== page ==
2. shelly - i am so glad to hear i am not the only one that uses 'help' when it comes to circles! if it's something small like tipple or onamato i free hand it, but when it's a larger scale - out comes my circle template. and, yes, i also use bottle caps, empty tape spools, jar lids from my kitchen. i've even used a bracelet before. thanks for putting this in your Q&A :)

  3. Very interesting post, Shelly. Circles are notoriously difficult (impossible?) to draw freehand. There's a story about the artist Giotto, who received a message from the Pope, who was looking for an artist to commission for a particular piece, asking him to send an example of his work to display his skill. Giotto simply painted a circle so perfect that there was no competition - he got the job!

    Most of us, alas, are not Giottos. A circular template or a pair of compasses has to suffice!!


  4. I just "happened" onto your blog, and I am loving your tangles! I can't wait to get home and try some of these! Linda

  5. I really love what you do with ZIA ! I have tried a couple in the last 6 months or so and I find I approach them in the same way as a tile I think, I just 'start' with one of my favourite tangles and then it kind of takes over and starts wandering! I too use circle "helpers" for the big ones! I also tried one with lots of colours, but although it looked OK, it almost gave me a headache trying to decide what colour to use where! One or two, as you suggest is plenty.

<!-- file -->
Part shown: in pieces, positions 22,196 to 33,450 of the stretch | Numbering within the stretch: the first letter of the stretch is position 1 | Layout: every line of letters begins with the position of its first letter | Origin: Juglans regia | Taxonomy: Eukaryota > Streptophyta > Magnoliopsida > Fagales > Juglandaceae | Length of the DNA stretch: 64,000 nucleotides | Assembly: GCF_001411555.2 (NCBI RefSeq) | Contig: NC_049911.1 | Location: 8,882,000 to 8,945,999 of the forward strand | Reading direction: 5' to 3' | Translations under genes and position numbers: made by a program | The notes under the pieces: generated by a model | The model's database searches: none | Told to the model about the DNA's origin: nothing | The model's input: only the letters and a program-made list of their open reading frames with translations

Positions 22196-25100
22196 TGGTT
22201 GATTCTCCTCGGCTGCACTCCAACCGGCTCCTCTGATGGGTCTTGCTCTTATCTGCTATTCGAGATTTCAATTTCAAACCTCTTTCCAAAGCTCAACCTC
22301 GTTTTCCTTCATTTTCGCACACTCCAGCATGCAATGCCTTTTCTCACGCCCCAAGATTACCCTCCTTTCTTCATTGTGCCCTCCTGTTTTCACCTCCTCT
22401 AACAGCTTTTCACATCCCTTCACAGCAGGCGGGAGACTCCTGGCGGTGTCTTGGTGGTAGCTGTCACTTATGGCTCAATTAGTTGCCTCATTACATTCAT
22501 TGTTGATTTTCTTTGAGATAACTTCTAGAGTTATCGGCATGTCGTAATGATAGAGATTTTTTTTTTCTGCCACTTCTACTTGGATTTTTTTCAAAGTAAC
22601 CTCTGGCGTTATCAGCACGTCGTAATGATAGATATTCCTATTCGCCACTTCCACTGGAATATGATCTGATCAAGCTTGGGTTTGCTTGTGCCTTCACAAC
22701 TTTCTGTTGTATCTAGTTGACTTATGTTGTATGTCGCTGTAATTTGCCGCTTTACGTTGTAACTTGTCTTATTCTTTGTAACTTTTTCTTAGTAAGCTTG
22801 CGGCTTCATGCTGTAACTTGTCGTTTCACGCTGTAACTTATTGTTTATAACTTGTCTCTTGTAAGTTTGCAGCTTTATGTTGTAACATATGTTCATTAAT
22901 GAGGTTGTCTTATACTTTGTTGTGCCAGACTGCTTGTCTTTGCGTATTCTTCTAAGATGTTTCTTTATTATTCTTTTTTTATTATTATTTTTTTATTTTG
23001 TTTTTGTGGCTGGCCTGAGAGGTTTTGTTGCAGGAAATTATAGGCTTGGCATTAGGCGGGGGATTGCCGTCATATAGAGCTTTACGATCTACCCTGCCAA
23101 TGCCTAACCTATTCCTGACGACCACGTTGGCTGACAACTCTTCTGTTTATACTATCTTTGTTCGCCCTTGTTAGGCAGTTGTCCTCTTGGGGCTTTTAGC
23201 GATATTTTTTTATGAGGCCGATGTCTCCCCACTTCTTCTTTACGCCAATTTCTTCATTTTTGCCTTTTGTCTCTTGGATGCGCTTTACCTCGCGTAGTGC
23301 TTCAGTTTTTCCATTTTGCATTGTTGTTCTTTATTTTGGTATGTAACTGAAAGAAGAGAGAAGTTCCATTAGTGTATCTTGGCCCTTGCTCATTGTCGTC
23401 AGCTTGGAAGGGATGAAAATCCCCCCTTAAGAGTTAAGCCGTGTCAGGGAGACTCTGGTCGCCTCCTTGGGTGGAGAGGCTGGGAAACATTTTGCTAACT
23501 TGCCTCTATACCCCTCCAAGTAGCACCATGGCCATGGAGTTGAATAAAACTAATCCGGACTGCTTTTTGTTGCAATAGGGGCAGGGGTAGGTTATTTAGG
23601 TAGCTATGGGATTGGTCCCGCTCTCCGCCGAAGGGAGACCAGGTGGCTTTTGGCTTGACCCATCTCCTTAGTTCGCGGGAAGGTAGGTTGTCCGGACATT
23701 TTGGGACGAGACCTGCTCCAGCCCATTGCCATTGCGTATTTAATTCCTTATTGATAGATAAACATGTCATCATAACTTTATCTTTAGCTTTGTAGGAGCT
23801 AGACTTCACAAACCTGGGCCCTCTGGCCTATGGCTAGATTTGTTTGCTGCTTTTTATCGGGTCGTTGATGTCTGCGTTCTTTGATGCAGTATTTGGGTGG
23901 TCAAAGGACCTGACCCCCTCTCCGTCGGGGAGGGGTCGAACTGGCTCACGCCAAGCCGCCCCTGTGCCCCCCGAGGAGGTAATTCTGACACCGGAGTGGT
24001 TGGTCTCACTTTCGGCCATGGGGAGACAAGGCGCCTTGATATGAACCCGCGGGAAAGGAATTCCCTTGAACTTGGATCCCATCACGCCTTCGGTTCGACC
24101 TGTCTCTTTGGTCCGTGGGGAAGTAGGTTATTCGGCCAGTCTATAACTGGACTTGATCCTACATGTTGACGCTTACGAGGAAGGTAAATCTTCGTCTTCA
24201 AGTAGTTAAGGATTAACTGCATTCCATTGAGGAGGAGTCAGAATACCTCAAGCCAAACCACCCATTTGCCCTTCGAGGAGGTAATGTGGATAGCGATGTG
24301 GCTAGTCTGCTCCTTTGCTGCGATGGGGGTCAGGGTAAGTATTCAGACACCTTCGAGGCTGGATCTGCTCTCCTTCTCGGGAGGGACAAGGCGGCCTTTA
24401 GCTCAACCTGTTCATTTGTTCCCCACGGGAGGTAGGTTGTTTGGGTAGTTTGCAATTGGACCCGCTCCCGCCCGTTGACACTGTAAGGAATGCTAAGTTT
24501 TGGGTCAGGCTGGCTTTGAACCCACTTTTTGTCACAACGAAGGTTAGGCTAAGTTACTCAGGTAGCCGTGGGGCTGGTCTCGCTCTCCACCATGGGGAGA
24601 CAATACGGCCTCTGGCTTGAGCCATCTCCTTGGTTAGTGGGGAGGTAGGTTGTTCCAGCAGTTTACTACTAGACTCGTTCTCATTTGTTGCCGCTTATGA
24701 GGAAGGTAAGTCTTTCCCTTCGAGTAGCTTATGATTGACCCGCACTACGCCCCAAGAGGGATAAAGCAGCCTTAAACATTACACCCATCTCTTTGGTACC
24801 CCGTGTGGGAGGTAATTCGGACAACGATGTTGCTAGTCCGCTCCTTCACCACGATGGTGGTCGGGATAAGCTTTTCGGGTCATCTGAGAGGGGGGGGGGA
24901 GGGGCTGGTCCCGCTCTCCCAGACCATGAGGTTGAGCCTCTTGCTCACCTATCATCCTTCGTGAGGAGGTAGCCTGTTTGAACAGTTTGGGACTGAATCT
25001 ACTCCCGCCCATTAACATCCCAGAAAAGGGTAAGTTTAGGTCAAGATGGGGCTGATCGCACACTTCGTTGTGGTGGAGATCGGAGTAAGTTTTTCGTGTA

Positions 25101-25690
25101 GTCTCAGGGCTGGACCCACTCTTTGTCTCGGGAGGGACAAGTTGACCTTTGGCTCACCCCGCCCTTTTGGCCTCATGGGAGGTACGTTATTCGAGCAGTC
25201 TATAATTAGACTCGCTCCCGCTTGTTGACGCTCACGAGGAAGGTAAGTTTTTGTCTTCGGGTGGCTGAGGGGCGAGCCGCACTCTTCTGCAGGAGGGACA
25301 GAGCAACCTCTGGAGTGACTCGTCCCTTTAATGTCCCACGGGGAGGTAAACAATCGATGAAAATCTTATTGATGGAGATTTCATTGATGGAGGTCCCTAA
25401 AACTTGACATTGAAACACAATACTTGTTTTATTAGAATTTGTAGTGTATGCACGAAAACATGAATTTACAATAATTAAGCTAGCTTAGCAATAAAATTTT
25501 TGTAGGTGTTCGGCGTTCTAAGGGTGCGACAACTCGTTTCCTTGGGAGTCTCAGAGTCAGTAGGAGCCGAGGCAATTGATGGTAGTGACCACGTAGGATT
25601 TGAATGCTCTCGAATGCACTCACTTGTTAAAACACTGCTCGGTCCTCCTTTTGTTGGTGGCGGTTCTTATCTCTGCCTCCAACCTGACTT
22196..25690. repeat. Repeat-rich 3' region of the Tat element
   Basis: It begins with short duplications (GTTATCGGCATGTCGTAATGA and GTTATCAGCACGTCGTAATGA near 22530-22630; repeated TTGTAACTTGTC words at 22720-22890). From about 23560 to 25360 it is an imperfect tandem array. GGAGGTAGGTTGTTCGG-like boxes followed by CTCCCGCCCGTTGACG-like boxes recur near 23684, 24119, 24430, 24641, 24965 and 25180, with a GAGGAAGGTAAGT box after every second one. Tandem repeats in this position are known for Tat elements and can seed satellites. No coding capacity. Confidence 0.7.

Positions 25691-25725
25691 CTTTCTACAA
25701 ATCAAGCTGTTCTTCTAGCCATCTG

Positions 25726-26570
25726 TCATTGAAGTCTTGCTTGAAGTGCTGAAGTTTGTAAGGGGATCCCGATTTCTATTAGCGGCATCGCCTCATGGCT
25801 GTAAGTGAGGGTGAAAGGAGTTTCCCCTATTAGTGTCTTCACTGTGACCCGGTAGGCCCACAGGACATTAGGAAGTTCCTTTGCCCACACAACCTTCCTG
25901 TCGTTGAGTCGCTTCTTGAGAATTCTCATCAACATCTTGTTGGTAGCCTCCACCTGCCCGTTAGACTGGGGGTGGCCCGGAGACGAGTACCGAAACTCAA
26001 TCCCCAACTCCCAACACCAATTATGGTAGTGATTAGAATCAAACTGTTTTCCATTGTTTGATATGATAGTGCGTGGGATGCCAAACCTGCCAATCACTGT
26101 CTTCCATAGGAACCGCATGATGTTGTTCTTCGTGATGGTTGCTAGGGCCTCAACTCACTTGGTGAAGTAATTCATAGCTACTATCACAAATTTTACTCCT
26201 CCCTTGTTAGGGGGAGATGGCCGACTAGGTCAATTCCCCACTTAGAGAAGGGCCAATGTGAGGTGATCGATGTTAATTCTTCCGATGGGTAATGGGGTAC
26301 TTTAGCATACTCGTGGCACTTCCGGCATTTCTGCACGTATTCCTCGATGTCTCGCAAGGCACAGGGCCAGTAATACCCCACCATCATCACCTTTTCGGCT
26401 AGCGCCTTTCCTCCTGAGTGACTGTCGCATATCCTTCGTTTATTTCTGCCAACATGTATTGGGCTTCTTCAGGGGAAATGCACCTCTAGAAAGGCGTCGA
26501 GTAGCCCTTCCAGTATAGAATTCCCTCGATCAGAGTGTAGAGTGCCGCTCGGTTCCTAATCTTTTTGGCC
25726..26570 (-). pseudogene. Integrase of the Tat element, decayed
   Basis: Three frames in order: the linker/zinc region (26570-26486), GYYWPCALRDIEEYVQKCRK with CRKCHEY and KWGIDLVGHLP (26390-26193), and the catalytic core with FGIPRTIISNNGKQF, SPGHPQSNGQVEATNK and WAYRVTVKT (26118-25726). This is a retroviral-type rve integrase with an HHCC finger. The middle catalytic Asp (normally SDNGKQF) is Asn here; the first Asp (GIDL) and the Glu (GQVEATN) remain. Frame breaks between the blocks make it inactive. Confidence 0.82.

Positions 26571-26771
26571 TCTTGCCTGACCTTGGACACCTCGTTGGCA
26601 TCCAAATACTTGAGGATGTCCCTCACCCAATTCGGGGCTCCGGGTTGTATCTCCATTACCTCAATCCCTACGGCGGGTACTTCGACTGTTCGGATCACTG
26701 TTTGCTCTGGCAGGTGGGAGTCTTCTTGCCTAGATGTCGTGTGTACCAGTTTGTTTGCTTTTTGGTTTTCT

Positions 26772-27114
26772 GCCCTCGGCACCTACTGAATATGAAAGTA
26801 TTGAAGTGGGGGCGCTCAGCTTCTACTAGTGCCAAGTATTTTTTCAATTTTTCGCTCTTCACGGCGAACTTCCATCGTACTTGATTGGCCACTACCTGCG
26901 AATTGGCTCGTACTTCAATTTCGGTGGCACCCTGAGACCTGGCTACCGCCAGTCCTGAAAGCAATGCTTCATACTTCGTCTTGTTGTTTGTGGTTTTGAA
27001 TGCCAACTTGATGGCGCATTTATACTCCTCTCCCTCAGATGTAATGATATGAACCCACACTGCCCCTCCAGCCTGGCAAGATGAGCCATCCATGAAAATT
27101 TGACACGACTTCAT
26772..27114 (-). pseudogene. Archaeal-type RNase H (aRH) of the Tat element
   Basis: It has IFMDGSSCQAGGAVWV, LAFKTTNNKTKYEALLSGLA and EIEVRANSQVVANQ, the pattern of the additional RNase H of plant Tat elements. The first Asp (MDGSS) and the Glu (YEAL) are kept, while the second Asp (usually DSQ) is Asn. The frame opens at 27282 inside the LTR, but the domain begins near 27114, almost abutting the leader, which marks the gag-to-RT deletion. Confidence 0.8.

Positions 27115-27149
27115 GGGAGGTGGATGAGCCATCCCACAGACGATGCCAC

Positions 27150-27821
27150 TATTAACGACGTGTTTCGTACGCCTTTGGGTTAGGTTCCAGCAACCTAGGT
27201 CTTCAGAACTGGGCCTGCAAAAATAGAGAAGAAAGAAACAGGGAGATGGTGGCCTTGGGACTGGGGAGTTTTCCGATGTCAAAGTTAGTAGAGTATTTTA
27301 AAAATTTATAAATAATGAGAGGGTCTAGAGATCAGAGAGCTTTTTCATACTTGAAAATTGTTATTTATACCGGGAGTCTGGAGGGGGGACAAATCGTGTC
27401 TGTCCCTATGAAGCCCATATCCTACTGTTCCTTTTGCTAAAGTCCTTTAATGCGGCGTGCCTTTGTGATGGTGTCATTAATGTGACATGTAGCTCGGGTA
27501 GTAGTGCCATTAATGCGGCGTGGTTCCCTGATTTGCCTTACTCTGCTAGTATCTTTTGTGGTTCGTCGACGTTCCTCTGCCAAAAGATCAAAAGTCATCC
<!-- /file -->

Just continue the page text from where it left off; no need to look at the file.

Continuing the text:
1. Thanks Sue, I love the way one tangle wanders, as you say, and with a few twists and turns another tangle appears. I like to call it 'freestyle tangling'!

  6. Can I admit that I also sometimes use a ruler for long straight lines? (I don't evenwant to talk about circles!) In order not to look too "perfect" I draw them in pencil with a ruler and then trace them freehand in pen. This gives me reasonably straight lines that don't shout "Look at me!"

    Thanks for sharing your beautiful art and giving us a safe place to admit that we need a little help sometimes!

    1. Tip: if you use smaller tiles, making straight lines and good circles is easier.(At least that's what I've found) Also, people are more impressed when you pull out a piece of artwork that is on a 2 by 2 in. piece of paper!

  7. Thank you for sharing all your inspiring work. Your work is just awesome! I'm so glad I purchased your book, Today I will Tangle. I look at it often!!!!! I wonder if you could tell me the name of a tangle you used at the top of the Tangle Patterns E-Book 2016. It has sides that build outwards with descending lines and an open middle with tipple inside. Hope my description is good enough. Thanks for what you do!!!!
    Laura Emler, CZT17 Ohio, USA

    1. Hi Laura, thank you for your kind words and purchasing my little book I'm so pleased you like it. The tangle you are referring to is probably 'abundies' by Hanny. Here is the's a beauty!

  8. Does it matter the size of the paper? Does it have to be 3" square?

  9. Hi Maxine, of course you can tangle on any size paper or fabric or anything actually, then it is called 'Zentangle Inspired Art'.
    Thanks you for asking